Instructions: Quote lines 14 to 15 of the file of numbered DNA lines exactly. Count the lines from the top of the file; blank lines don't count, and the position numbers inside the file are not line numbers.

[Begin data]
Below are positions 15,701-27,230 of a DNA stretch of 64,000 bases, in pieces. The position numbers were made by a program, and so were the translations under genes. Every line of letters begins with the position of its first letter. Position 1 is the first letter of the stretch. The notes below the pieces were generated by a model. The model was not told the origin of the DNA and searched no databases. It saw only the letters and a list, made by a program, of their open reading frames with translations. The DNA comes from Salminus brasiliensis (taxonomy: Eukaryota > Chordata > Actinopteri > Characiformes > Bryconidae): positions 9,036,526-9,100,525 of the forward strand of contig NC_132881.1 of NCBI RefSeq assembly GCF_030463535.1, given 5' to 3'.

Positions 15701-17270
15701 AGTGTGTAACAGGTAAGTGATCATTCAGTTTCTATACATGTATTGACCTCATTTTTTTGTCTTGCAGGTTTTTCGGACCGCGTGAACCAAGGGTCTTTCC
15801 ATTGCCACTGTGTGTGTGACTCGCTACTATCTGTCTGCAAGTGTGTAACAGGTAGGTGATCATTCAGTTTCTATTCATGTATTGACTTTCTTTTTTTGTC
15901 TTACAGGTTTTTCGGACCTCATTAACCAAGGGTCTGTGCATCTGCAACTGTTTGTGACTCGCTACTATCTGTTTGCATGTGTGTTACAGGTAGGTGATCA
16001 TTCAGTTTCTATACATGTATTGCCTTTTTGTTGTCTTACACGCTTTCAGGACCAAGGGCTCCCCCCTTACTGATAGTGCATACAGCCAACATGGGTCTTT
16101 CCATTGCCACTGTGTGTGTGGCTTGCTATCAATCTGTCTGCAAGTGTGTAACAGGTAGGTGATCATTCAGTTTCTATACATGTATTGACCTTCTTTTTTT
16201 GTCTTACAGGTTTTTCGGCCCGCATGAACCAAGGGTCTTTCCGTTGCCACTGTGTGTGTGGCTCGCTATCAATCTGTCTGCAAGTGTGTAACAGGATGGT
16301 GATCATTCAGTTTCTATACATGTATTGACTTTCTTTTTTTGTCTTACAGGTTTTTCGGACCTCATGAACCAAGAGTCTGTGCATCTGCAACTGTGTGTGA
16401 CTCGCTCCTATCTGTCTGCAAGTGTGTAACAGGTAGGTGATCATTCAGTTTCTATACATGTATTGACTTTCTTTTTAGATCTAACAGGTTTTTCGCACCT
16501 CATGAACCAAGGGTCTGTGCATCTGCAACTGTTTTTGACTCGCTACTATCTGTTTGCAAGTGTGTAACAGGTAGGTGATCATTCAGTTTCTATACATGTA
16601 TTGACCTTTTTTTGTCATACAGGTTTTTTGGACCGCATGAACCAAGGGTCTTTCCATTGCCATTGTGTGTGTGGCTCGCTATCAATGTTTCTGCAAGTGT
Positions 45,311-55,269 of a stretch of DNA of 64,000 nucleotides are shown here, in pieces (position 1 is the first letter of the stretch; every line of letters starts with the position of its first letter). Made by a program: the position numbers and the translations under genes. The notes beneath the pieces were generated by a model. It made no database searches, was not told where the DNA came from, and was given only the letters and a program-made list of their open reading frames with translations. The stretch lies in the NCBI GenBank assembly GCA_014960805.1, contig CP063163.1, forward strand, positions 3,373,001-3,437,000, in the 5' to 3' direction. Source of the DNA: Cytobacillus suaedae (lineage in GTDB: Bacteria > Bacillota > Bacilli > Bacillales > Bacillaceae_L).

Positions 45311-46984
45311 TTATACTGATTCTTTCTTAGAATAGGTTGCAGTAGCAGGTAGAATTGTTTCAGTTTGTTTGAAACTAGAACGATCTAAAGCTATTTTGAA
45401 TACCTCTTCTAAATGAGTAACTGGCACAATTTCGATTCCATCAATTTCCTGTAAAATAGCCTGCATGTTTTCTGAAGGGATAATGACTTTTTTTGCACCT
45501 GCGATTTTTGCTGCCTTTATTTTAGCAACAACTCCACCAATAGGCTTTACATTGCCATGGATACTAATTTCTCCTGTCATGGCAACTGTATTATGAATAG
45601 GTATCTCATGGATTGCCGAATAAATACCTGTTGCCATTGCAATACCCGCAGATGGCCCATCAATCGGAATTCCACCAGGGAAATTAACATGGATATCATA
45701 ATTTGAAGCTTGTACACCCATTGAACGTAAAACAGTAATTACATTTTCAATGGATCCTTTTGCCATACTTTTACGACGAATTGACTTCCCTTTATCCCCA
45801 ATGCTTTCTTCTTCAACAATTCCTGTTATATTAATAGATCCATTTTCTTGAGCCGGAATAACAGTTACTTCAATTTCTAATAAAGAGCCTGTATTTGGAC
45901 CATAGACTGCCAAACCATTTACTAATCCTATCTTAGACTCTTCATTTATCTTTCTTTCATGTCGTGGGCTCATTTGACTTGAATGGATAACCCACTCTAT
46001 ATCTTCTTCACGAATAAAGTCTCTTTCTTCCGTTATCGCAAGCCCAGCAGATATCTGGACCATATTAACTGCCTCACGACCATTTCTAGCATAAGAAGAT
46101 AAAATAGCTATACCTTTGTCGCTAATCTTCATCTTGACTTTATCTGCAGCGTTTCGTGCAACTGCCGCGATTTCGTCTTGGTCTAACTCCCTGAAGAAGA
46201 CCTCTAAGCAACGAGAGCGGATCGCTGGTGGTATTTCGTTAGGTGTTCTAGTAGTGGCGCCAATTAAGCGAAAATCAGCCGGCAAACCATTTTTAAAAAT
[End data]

Positions 45311-46984
45311 TTATACTGATTCTTTCTTAGAATAGGTTGCAGTAGCAGGTAGAATTGTTTCAGTTTGTTTGAAACTAGAACGATCTAAAGCTATTTTGAA